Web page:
Health Information Technology (HIT) is a degree program that will teach you specific skills to work in the health information management (HIM) profession. The HIM profession encompasses any function associated with patient medical information or charts (e.g., completion, reimbursement, state, city, government laws and regulations, charging for services rendered, lawsuits, access).
As a health information management professional, you may be responsible for assigning codes to patient admissions and entering those codes into a software program for reimbursement, involvement with information systems to protect the information, development of policies and procedures regarding patient information, and supervising activities focused on patient information.
The program sequence begins each fall semester and all HIT courses are offered during the day. All students must complete remedial courses prior to registering for HIT classes. You will be exposed to all aspects of the HIM profession via classroom discussion and hands on activities. There will be homework for most of HIT courses.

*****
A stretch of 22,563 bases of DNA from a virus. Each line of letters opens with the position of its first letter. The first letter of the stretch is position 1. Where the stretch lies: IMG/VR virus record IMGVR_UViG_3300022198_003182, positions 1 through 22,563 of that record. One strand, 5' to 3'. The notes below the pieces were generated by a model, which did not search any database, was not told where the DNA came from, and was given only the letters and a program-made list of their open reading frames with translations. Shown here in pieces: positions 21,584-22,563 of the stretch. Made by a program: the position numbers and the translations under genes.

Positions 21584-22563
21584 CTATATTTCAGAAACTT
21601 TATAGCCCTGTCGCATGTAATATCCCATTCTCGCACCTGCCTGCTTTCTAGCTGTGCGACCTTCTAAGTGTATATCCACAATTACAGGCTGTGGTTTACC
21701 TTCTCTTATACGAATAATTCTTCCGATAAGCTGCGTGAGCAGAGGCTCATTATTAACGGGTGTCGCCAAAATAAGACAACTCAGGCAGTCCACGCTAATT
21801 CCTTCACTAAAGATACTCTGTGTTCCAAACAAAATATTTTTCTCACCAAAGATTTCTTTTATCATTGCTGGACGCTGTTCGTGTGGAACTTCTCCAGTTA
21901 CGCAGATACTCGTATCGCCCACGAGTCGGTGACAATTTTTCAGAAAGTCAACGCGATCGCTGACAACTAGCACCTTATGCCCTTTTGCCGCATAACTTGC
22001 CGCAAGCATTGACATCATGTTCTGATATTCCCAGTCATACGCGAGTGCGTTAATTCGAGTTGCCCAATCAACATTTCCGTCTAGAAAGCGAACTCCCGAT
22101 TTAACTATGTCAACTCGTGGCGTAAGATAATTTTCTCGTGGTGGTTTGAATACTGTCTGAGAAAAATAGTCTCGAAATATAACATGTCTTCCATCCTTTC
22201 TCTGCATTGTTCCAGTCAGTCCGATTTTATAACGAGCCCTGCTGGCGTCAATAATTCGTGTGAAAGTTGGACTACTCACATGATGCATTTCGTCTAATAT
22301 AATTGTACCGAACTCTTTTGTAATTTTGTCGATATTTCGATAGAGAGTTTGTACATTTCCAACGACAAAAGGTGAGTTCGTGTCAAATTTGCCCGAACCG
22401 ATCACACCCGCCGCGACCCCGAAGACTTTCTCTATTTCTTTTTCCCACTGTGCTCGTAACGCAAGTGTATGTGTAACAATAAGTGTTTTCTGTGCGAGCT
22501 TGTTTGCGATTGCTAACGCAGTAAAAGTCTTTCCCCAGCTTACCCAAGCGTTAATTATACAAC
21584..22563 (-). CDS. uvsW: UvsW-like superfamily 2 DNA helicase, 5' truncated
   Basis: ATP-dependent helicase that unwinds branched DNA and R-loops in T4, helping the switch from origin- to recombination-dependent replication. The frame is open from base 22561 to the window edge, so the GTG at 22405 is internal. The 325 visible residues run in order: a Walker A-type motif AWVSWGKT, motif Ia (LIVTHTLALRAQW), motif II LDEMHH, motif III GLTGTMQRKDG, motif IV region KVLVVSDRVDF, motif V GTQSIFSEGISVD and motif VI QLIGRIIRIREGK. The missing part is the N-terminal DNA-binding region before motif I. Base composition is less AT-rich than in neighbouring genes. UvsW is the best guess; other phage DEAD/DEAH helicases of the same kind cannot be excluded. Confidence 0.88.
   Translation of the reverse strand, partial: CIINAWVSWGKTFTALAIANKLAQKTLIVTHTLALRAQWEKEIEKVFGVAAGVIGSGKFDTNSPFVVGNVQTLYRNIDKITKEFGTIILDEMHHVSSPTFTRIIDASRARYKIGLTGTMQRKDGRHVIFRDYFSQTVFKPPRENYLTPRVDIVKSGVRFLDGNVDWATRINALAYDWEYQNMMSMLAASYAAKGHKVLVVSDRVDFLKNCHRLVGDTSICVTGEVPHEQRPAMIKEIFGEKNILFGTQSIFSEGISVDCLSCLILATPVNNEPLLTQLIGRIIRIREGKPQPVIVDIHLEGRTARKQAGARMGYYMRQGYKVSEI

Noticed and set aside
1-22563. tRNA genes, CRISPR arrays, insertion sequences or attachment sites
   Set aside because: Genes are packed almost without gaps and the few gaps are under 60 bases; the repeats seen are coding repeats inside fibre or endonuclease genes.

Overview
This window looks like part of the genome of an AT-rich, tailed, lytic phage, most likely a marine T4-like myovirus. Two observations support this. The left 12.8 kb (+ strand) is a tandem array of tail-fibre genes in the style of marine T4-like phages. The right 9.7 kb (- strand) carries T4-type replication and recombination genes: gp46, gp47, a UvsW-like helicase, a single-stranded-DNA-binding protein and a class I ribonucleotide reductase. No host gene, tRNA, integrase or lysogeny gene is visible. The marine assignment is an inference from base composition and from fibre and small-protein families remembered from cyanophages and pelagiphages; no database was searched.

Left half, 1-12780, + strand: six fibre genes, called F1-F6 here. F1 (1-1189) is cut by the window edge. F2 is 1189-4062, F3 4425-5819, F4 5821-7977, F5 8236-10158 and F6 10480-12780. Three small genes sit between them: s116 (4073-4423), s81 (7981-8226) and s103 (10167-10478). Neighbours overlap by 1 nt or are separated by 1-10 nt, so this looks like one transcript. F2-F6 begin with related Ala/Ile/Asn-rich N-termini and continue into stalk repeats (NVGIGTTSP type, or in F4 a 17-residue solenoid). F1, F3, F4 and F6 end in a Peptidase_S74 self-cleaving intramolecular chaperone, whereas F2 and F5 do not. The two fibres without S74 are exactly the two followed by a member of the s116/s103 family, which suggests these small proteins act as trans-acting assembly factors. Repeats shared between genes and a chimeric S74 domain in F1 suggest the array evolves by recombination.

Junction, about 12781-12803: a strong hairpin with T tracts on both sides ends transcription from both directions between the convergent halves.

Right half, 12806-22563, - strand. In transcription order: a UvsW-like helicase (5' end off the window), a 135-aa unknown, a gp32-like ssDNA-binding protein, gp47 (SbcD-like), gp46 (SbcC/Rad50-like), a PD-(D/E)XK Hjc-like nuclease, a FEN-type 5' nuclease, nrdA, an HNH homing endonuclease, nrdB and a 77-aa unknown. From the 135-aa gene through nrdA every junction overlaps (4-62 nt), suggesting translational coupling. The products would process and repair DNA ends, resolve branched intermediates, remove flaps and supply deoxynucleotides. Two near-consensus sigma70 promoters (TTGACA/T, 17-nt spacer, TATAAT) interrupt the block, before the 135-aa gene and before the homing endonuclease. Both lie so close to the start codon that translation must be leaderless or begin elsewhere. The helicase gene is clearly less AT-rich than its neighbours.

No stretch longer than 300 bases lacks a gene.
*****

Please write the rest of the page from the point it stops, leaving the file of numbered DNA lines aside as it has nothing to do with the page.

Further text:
In the second semester, you will begin to read “real” hospital charts and assign diagnoses and procedures. During the junior and senior semesters, you will be coding inpatient and ambulatory charts using the latest ICD-CM and CPT Coding Books, and assigning diagnostic related groups (DRGs). The program has a computerized lab that has a coding software program similar to those used in health care facilities in New York City.
See the Health Information Technology program requirements.
Students are required to complete two clinical experiences prior to graduation. The first clinical, completed in the summer during the day, exposes the student to the HIM profession. The second clinical, taken during the senior semester, each Wednesday and Thursday, focuses on management and coding responsibilities. Students will be assigned a site for each clinical and are not allowed to complete a clinical at a hospital they are employed at.
Learn more about doing your clinical training.
You will gain experience working on inpatient and ambulatory patient medical records. These are the same type of patient records that are used in health care facilities. Students will learn to abstract information from the patient record, and utilizing the latest ICD-CM coding guidelines, assign a code for each diagnosis and procedure. Students will then enter that information into a coding software program and generate a diagnostic related group (drg). Students will also complete a quality improvement project, learn computer skills (e.g., powerpoint, excel), and complete writing assignments.